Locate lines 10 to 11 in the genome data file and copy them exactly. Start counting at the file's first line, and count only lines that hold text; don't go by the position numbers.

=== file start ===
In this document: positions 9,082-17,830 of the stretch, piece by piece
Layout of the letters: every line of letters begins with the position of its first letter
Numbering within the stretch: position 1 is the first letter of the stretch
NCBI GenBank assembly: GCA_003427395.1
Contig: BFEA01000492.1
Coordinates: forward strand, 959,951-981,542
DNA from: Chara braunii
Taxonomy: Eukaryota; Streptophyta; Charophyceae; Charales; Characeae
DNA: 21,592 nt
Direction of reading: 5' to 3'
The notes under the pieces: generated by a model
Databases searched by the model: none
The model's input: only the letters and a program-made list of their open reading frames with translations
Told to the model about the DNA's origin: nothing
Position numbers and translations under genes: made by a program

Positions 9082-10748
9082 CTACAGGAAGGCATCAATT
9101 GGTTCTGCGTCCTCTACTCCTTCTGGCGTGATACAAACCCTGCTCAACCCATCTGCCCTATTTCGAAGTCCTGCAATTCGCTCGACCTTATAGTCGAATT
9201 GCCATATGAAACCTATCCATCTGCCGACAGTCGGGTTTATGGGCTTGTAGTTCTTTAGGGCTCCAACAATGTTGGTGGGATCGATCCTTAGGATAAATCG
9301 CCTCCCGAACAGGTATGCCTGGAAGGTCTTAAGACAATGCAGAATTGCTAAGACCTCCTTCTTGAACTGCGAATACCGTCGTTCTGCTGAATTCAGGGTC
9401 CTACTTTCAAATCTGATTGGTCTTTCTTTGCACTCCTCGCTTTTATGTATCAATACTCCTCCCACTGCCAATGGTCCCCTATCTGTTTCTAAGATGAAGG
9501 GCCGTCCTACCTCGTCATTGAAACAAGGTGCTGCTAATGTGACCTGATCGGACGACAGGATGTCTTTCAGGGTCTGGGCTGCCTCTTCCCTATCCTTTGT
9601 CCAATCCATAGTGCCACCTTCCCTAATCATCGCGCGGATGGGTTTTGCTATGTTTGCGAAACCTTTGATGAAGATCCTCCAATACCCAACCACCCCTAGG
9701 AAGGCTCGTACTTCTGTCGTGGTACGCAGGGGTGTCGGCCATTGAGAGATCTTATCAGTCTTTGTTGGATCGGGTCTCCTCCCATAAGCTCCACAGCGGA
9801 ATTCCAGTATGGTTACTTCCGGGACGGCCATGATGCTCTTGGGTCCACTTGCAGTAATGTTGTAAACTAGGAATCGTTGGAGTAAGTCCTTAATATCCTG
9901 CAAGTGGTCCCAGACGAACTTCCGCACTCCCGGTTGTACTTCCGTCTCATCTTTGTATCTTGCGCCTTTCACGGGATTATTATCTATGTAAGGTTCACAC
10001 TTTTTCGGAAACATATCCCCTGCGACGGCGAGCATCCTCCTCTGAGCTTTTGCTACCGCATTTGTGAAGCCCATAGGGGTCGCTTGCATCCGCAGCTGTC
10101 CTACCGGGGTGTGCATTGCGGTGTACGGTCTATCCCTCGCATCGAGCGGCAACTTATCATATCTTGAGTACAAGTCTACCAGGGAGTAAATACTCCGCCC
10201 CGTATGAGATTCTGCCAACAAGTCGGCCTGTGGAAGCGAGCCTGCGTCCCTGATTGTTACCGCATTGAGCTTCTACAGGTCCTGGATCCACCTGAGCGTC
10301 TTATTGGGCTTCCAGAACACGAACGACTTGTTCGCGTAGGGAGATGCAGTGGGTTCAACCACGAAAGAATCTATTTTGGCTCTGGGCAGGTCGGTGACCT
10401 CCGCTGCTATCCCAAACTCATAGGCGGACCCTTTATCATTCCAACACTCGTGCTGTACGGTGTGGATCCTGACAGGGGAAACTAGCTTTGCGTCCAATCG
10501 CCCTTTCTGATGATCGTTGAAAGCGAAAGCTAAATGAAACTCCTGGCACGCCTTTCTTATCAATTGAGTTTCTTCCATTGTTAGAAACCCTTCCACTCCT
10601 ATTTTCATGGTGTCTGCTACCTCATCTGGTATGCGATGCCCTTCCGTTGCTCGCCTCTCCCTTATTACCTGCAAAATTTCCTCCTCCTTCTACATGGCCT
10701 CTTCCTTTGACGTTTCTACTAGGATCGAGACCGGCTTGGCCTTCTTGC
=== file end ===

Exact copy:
Direction of reading: 5' to 3'
The notes under the pieces: generated by a model